|Title:||Anna Quincy Thaxter Cushing diary|
|Collection No.:||MSN/EA 8019|
|Creator:||Cushing, Anna Quincy Thaxter, 1825-1900|
|Extent:||1 volume; 1.5 linear inches|
|Language:||Collection material in English|
|Repository:||University of Notre Dame. Hesburgh Libraries, Department of Special Collections. 102 Hesburgh Library, Notre Dame, IN 46556|
|Abstract:||A diary maintained by Anna Quincy Thaxter Cushing (1825-1900) of Dorchester, Massachusetts, with daily entries running from March 1858 to August 1861. The entries describe Cushing's personal, family, and social life in considerable detail.|
Women -- Massachusetts -- Boston -- Diaries
Women -- United States -- History -- 19th century
Boston (Mass.) -- Social life and customs -- 19th century -- Sources
Elite (Social sciences) -- Massachusetts -- Boston -- History -- 19th century.
Restrictions: There are no access restrictions on this collection
Preferred Citation: Anna Quincy Thaxter Cushing Diary, MSN/EA 8019-1-B, Rare Books and Special Collections, Hesburgh Libraries of Notre Dame.
Acquisition and Processing Note: The diary was purchased by the Hesburgh Libraries in March 2017, from Michael Brown Rare Books of Philadelphia. Arranged and described 2017, by George Rugg. Finding aid 2017, by George Rugg.
Anna Quincy Thaxter was born on 24 October 1825 in Hingham, Plymouth County, Massachusetts, the oldest child of Edward Thaxter and his second wife, Susan Joy Thaxter. The Thaxters were one of Hingham's prominent mercantile families. Anna was educated in Hingham and in Cambridge, and in 1848 married her cousin, Dr. Benjamin Cushing of Hingham (1822-1895), a recent graduate of Harvard Medical School. The couple settled in Dorchester, south of Boston. Four children were born there: Mary (b. 1848); Edward (b. 1851); Annie (b. 1857); and Susan (b. 1863). Anna Cushing died in Dorchester, on 13 March 1900.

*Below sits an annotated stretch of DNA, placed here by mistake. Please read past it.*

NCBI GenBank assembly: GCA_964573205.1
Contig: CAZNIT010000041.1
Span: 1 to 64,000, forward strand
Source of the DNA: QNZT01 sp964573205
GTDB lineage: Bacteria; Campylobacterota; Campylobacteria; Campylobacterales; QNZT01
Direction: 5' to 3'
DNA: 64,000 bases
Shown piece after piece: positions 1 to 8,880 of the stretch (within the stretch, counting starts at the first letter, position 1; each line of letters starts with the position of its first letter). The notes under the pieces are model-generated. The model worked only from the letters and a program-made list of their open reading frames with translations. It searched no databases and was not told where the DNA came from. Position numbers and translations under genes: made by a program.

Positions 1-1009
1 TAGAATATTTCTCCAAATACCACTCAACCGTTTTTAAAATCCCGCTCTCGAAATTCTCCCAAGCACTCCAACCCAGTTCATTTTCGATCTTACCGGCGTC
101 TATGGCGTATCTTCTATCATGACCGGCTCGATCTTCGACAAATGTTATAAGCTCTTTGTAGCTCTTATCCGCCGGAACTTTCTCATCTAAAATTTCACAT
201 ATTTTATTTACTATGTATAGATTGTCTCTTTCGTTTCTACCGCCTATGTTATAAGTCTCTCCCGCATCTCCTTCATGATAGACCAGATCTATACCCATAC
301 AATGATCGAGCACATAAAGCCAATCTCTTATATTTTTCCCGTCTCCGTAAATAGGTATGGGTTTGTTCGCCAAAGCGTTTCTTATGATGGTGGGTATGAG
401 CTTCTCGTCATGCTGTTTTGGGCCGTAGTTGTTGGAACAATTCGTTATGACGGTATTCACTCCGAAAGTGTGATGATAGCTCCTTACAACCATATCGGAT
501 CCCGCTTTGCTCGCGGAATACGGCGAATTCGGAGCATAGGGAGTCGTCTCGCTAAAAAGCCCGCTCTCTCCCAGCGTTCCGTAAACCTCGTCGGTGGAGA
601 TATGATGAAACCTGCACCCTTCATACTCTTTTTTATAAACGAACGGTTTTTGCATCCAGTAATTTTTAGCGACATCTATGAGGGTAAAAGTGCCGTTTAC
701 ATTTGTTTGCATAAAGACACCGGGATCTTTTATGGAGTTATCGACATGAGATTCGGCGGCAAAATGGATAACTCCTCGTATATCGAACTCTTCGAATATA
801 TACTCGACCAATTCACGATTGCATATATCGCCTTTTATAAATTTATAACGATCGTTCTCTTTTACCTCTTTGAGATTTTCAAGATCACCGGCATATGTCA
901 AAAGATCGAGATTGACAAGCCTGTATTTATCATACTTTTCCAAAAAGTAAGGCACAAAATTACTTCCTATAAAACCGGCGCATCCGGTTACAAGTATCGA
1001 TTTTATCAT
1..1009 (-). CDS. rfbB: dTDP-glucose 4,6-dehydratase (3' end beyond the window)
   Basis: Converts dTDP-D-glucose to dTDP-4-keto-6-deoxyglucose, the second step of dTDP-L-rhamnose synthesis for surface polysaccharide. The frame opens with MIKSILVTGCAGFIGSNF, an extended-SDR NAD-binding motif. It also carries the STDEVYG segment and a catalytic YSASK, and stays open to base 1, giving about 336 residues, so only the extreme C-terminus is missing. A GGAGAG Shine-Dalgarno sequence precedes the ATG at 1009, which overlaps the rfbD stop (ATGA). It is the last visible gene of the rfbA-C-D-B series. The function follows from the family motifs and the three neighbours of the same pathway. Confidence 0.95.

The Cushing diary contains regular daily entries ranging from 7 March 1858 to 10 August 1861. It is volume 19 of a long sequence of personal diaries kept by Anna, extending back to 1844 and forward to at least 1884. Thirty-two of these volumes are now in the American Antiquarian Society (Anna Quincy Thaxter Cushing Papers, 1816-1923). Daily entries typically run from 50 to 300 words; the entire volume runs to more than 100,000 words. Cushing was an articulate and sympathetic commentater on her immediate world, and her diary is first and foremost a resume of personal experience. There is a great deal on child rearing and education; the maintenance of the home and relations with (Irish) servants; social life with friends and family in Dorchester, Hingham, and further afield; reading, singing, music, and other leisure activities; church life (Anna was extrememly active in the First Church (Unitarian) in Dorchester); and numerous charitable activities. Many members of First Church, under Rev. Nathaniel Hall, were sympathetic to abolition, and Anna was no exception. The latter parts of the diary contain occasional commentary on the dissolution of the Union and the early days of the Civl War.
The collection consists of one volume.
The Anna Quincy Thaxter Cushing Papers at the American Antiquarian Society in Worcester, Massachusetts contain 32 volumes of diary entries by Cushing, ranging in date from 1844 to 1884.